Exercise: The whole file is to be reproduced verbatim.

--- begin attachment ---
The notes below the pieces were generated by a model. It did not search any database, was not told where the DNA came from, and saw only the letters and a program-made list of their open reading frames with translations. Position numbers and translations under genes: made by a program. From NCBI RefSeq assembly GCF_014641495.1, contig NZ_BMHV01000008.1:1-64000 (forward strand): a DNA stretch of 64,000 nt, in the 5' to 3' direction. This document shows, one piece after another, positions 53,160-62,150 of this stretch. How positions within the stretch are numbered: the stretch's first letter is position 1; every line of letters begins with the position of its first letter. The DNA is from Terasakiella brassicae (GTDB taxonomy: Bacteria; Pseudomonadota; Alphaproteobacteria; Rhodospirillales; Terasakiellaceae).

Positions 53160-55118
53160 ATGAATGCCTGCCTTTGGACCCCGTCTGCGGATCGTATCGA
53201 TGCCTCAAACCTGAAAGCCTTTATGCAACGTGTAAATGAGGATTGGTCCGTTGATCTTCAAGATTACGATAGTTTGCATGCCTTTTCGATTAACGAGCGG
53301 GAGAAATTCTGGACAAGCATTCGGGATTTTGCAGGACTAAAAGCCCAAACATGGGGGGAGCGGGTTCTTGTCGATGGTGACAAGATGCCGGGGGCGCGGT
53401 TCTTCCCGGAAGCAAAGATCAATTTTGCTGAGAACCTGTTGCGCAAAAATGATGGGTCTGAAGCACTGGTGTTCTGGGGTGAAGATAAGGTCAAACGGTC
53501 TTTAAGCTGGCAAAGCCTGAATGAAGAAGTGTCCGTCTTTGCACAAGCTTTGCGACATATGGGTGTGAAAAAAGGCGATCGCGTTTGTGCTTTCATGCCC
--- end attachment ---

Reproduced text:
The notes below the pieces were generated by a model. It did not search any database, was not told where the DNA came from, and saw only the letters and a program-made list of their open reading frames with translations. Position numbers and translations under genes: made by a program. From NCBI RefSeq assembly GCF_014641495.1, contig NZ_BMHV01000008.1:1-64000 (forward strand): a DNA stretch of 64,000 nt, in the 5' to 3' direction. This document shows, one piece after another, positions 53,160-62,150 of this stretch. How positions within the stretch are numbered: the stretch's first letter is position 1; every line of letters begins with the position of its first letter. The DNA is from Terasakiella brassicae (GTDB taxonomy: Bacteria; Pseudomonadota; Alphaproteobacteria; Rhodospirillales; Terasakiellaceae).

Positions 53160-55118
53160 ATGAATGCCTGCCTTTGGACCCCGTCTGCGGATCGTATCGA
53201 TGCCTCAAACCTGAAAGCCTTTATGCAACGTGTAAATGAGGATTGGTCCGTTGATCTTCAAGATTACGATAGTTTGCATGCCTTTTCGATTAACGAGCGG
53301 GAGAAATTCTGGACAAGCATTCGGGATTTTGCAGGACTAAAAGCCCAAACATGGGGGGAGCGGGTTCTTGTCGATGGTGACAAGATGCCGGGGGCGCGGT
53401 TCTTCCCGGAAGCAAAGATCAATTTTGCTGAGAACCTGTTGCGCAAAAATGATGGGTCTGAAGCACTGGTGTTCTGGGGTGAAGATAAGGTCAAACGGTC
53501 TTTAAGCTGGCAAAGCCTGAATGAAGAAGTGTCCGTCTTTGCACAAGCTTTGCGACATATGGGTGTGAAAAAAGGCGATCGCGTTTGTGCTTTCATGCCC